Normal bladder function
A healthy bladder holds about 4OO-6OOmls during the day. It holds more at night before you feel the need to pass urine and get up to go to the toilet.
It's normal to empty your bladder:
- about 4-8 times during the day
- before bed at night
- once overnight
- when you get up in the morning.
The pattern changes in older people. They may make more urine at night and need to get up more than once to go to the toilet, or they may produce less during the day. Most people are able to hold on after they feel the need to pass urine, so they can reach the toilet in time.
What is urinary frequency?
The bladder is a muscle that expands to hold urine produced by the kidneys and squeezes to empty out the urine when it's full. If a person has urinary frequency, they have to empty their bladder more often than normal.
What causes urinary frequency?
Urinary frequency can happen because the kidneys are making more urine than normal. There are many reasons why this may happen.
It could be because the person has:
- had more to drink than normal
- drunk a lot of fluid over a short time
- drunk alcohol or drinks with caffeine in them, such as tea, coffee or cola
- taken a diuretic (fluid tablet)
- swollen legs or heart problems, so their kidneys make more urine when they lie down
- a dry mouth because they snore, breathe through their mouth or take medicines that causes this side effect. They may, therefore, drink more to help with this dryness.
Urinary frequency can also happen because the person's bladder can only hold a small amount of urine. Reasons for this include:
- The person's bladder isn't emptying completely, so it fills up again quickly after the person goes to the toilet. This can happen in men who have an enlarged prostate gland.
- The medicines the person is taking are stopping the bladder from emptying properly.
- The person may have urgency and their bladder empties before it's full. Over time, the amount of urine the bladder can hold reduces, so it fills up more quickly and the person may have to go more often.
- The person may have a urinary tract infection that irritates the bladder and stops it holding normal amounts of urine.
- The person may be constipated and the overfull rectum pushes on the bladder
- Nerve damage to the bladder that may result in either the muscles of the bladder not squeezing or squeezing too much or too frequency. This includes conditions such as, multiple sclerosis, Parkinson's disease or spinal cord injury.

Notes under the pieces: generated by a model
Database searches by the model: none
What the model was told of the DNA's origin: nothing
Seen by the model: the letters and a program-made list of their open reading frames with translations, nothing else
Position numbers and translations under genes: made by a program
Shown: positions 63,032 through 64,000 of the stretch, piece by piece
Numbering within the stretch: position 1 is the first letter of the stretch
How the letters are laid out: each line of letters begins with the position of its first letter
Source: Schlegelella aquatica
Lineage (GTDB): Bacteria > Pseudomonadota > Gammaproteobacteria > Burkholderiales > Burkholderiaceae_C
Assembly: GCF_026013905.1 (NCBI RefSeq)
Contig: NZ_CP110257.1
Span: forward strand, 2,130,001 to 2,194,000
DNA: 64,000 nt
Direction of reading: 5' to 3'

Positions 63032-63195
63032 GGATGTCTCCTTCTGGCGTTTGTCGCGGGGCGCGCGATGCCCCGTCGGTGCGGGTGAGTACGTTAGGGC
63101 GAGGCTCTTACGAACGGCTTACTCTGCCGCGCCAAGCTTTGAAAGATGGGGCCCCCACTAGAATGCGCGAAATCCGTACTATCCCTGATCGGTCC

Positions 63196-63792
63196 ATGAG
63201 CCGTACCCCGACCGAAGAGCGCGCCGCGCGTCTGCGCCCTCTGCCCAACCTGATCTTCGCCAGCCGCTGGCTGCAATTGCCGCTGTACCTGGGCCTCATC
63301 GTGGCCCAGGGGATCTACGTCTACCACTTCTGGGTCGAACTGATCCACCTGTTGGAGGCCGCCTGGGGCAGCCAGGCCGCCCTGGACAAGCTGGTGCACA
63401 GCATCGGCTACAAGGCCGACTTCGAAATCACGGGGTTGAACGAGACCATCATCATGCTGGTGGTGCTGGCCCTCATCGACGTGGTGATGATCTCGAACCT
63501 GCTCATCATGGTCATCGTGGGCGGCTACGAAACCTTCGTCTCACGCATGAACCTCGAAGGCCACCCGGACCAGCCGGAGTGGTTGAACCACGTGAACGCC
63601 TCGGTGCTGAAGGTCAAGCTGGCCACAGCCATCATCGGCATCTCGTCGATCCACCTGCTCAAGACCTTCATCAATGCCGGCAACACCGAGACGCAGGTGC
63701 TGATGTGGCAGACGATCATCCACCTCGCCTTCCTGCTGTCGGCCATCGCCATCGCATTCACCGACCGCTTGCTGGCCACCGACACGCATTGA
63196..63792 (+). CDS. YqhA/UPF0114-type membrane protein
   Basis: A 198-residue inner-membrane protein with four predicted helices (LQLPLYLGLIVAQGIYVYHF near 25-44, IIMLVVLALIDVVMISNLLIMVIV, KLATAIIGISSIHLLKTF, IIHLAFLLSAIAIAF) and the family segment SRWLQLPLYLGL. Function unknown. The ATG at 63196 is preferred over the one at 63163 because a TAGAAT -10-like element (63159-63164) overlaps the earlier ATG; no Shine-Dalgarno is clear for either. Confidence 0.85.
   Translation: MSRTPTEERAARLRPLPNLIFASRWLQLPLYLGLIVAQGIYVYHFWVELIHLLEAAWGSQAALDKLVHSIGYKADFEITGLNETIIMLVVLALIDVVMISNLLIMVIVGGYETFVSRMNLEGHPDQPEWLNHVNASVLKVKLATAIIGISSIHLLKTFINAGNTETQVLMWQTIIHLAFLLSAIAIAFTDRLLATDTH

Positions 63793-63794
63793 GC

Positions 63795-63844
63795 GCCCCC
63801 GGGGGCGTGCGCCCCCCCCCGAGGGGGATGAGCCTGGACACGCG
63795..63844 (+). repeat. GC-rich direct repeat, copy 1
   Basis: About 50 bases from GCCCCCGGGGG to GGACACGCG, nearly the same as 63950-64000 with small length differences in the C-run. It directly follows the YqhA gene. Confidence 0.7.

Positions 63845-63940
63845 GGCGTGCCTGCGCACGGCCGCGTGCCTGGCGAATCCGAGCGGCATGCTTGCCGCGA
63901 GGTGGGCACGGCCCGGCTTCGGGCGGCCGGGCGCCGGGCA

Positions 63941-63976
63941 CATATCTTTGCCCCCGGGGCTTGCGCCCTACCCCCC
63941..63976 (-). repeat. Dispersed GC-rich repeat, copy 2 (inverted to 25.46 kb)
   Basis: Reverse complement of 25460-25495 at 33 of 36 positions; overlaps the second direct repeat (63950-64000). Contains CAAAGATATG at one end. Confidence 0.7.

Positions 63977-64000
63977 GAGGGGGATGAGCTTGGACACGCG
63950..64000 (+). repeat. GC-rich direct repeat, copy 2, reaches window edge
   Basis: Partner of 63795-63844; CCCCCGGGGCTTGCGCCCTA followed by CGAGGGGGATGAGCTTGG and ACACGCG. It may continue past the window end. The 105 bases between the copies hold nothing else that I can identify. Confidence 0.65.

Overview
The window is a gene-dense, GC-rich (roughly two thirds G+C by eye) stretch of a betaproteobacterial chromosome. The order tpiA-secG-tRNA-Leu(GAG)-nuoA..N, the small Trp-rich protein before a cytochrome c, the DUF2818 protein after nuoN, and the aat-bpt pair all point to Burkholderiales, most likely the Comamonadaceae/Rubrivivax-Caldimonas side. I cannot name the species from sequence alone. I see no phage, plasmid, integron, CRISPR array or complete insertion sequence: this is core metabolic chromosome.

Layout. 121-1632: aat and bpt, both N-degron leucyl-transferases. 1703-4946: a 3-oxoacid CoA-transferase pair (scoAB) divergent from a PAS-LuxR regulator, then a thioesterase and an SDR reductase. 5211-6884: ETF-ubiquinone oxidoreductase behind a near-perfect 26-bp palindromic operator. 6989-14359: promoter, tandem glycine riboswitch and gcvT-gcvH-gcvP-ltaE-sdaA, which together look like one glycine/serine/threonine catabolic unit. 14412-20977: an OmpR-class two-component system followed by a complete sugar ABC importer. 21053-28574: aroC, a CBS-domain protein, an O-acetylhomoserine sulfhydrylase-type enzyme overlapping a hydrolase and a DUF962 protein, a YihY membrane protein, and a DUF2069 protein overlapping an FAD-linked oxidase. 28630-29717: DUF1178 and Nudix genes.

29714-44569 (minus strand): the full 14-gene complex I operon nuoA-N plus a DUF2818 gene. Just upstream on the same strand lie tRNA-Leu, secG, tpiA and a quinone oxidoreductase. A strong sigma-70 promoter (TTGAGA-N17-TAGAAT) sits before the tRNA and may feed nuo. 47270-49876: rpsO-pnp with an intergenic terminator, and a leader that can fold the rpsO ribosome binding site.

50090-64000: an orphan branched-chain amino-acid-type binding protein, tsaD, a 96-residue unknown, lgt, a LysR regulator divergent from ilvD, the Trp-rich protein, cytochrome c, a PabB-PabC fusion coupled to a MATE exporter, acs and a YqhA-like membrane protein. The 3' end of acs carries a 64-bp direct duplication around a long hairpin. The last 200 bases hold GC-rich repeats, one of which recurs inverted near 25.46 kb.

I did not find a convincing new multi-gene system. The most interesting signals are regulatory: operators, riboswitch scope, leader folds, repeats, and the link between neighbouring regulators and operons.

How can you help?
There are many causes of urinary frequency. If the person you support hasn't had a continence assessment, talk with them, their family or your supervisor about organising an assessment with a continence nurse advisor or their general practitioner (GP). They will be able to look at what's happening and develop a management plan.
You can also help by:
- spreading fluids evenly throughout the day
- trying not to give fluids overnight or just before bed to reduce the number of toilet visits during the night
- making sure their clothes can be easily removed when going to the toilet
- watching the person for signs they need to use the toilet, e.g. moving around, looking uncomfortable, pulling at their clothes
- trying not to take the person to the toilet 'just in case'. Only take them to the toilet when they need to go.
- making sure continence products are worn correctly if they are on the care plan, and that other aids are in easy reach, e.g. walking frame, urinal or commode
- checking the person isn't constipated. If they are, get help from your supervisor or their GP
- moving the person to a room closer to the toilet to make access easier
- if the person takes diuretics in the morning, timing activities away from home in the afternoon rather than the morning when they will need the toilet more
- planning any jourey by using the National Toilet Map app, which shows where you can find public toilets including toilets for people with disability
- getting an Master Locksmiths Access Key (MLAC), which can unlock disability friendly public toilets
- preparing for any journeys outside of home. You may need to take a plastic bag for wet clothes or pads, wet wipes, disposable gloves, spare continence pads and a change of clothing and underwear.
Don't stop or make any changes to medicines unless the person's GP or a nurse practitioner asks you to.
Need more help? Call the National Continence Helpline on 18OO 33 OO 66 and talk to a continence nurse advisor.